Sergeant Sydney Bowbrick of 1/5th Battalion, the Queen's Royal Regiment, tries to avoid conscription by joining the Territorials with World War II looming.
Pensioner John KershSydney Bowbrickaw
Sergeant Sydney Bowbrick

Was it the Cranleigh Territorials you joined?
No it was Guildford. Well I did know that Cranleigh existed of course but Guildford was always more direct. So anyway it was in April that my mother set up for me to come home. I had a motorbike and a sidecar at the time. She said it come over the radio that if you join the territorials before midnight you won’t be conscripted. I would have been the first lot of militia and I would have been called up somewhere around June, Doug will know, always similar to myself. So I get off into Guildford with more or less a few minutes to spare, so officers, sergeant majors and whatever title, "I understand you want to join the territorials?" "Yes". You would do whatever was necessary, I suppose they would find something to do to give you the Queen's shilling and you are in the territorials. Yes, but if I had waited for my call up which would have been in June and it would have been for 6 months but it would have been done and done with, but as you know yourself, being a territorial, I joined the territorials, I was already in and then they tell you what is expected of you which was you were supposed to get 40 drills in a year which is almost 2 nights into Guildford isn’t it? You know every week, and you would have to go to all the camps. Easter camp, Whitsun camp and a week in August down in Fulmer under canvas and that was pretty rotten because what I remember of that, we were fortunate up in 5th Queen's up on the brow of the hill and then there was a valley, the 5th were up the top and in the valley were the 6th. It was terrible weather you know and you were doing night ops and all this sort of thing, go out, get wet, come back, and you know what it is, 20 in a bell tent. Something like that. I think, if I remember rightly, there were deaths in the 6th through pneumonia and that sort of thing. It was very bad conditions. Somebody might dispute that but this is very much what was going around at the time. So that was it and of course the thing that annoyed me about that, the only thing that would have been worse off at the time in the six months in regards of loss of money. I was then 20 and had finished my apprenticeship and a full blown chippie, get my pay which was, we worked a 5 day week, 10 hours a day, 50 hours and it came out at £3 4s a week which was pretty good pay compared with a lot of other people around at that time. So of course when you go to these camps, Easter, Whitsun or August, with the building in those days, no work, no pay. So of course the worst one was of course the week, so you could use holidays if you like, but you didn’t get any pay, so if I had to go to a week's camp and lose a weeks pay. All these sort of things grip you a bit really. It is something you don’t want to do in the first place. Anyway so that was it and that was my call up I don’t know there is anything I can add to that.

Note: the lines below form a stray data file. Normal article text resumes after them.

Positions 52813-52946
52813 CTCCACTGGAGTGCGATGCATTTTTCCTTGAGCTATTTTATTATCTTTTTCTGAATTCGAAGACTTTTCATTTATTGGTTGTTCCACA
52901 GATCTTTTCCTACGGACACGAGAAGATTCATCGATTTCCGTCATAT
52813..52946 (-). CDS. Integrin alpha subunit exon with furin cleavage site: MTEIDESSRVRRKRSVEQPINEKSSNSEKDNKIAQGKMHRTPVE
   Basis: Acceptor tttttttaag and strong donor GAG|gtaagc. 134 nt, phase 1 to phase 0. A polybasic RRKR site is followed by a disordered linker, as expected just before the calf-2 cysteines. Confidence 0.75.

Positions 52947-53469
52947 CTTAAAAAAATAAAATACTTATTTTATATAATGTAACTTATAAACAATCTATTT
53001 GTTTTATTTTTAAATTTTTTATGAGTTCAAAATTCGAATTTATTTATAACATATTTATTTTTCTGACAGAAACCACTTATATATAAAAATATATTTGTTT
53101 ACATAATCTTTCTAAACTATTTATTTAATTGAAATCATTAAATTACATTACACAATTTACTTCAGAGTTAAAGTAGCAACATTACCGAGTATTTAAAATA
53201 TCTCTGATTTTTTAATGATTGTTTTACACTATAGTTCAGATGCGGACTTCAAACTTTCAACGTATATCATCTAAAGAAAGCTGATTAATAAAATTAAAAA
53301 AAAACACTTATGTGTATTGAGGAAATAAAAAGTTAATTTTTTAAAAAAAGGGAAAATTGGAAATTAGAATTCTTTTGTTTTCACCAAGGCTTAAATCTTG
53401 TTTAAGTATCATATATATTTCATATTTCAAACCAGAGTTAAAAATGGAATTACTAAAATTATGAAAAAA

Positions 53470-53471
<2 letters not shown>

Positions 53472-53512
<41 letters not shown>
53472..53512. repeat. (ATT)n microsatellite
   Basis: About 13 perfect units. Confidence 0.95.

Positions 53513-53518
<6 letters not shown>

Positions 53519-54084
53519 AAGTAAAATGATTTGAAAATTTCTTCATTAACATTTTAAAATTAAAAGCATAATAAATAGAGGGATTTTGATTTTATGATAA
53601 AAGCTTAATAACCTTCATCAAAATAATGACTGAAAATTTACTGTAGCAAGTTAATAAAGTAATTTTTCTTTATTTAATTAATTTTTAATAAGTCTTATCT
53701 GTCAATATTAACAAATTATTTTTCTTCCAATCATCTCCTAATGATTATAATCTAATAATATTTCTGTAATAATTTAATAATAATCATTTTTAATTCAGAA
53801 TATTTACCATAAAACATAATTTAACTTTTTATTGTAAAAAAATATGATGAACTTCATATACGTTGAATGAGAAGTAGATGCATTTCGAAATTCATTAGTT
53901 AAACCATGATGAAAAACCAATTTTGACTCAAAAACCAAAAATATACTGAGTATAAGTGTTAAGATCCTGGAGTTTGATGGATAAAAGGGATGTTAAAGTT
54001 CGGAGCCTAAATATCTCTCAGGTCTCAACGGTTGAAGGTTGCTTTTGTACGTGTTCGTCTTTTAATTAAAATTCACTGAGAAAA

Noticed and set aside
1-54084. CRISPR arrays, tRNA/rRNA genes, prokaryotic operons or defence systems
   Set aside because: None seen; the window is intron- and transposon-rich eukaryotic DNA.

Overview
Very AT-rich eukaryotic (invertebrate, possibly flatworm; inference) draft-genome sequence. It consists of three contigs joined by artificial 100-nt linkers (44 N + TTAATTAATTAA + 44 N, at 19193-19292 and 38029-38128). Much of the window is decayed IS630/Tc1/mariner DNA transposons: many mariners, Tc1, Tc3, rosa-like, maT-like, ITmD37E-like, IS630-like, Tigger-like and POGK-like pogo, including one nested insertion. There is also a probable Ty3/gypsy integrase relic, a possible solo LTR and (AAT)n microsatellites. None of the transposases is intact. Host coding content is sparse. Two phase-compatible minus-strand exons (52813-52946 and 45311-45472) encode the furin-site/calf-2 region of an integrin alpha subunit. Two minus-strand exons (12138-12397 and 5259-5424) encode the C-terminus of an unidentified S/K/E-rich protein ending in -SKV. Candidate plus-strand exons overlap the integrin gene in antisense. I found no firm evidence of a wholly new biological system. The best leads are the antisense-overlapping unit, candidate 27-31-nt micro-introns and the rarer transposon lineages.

No that is fine so your first call up was at Fulmer. Yes in 1939?
You won’t mobilised straight after the camp?

Well in what way?
You know called up for full time service. When did that happen?

Well yes. We were called up a week before war was declared on the Sunday 5th September something like that. Well my girlfriend and I were down at her home. We were there on holiday and she worked at the big house and they expected, well they started a bit of bombing in London, I think, or it was imminent and so children from London were already being evacuated to the country and the big house where my girlfriend was working was receiving these children. So in actual fact she got a message to return directly to help with these children, so in fact she was called back to her work before I was called up. Anyway this was the weekend and so we left on the Saturday morning and got home, I suppose, Saturday afternoon, and then it came over the radio that all territorials and reservists had to report to their barracks or whatever so having done over 100 mile journey back from Harwich to Shamley Green and then thinking that you have got to report, I was probably a good soldier then. Anyway I go off into Guildford about 8.30 on Saturday evening. RSM Newman, I think, nice chap, was there. He said "Oh you, you are reporting in". "Yes", I said. He said "Well we haven’t got much accommodation here". From our drill hall just across the road to the centre of a terrace you know semi-detached houses, rooms about 10 feet square, something like that. Four chaps to a room with 2 blankets. So I realised this afterwards. "We haven’t got much room for you". "That is fair enough", I said, "I only live at Shamley Green so I can go home and report in the morning". Cause I realised pretty sharply he was already in the army. So he said to me "Oh no", he said, "You are not going home. You are in the army now". So I had to collect a couple of blankets to be taken over the road to Sandfield Terrace where there 2 or 3 chaps in the room already spending the night on bare boards with 2 blankets as opposed to going home. I was pretty green then, but would not be so green now. I would not have reported straight away, I would still be in Harwich, but there you are that I was called up.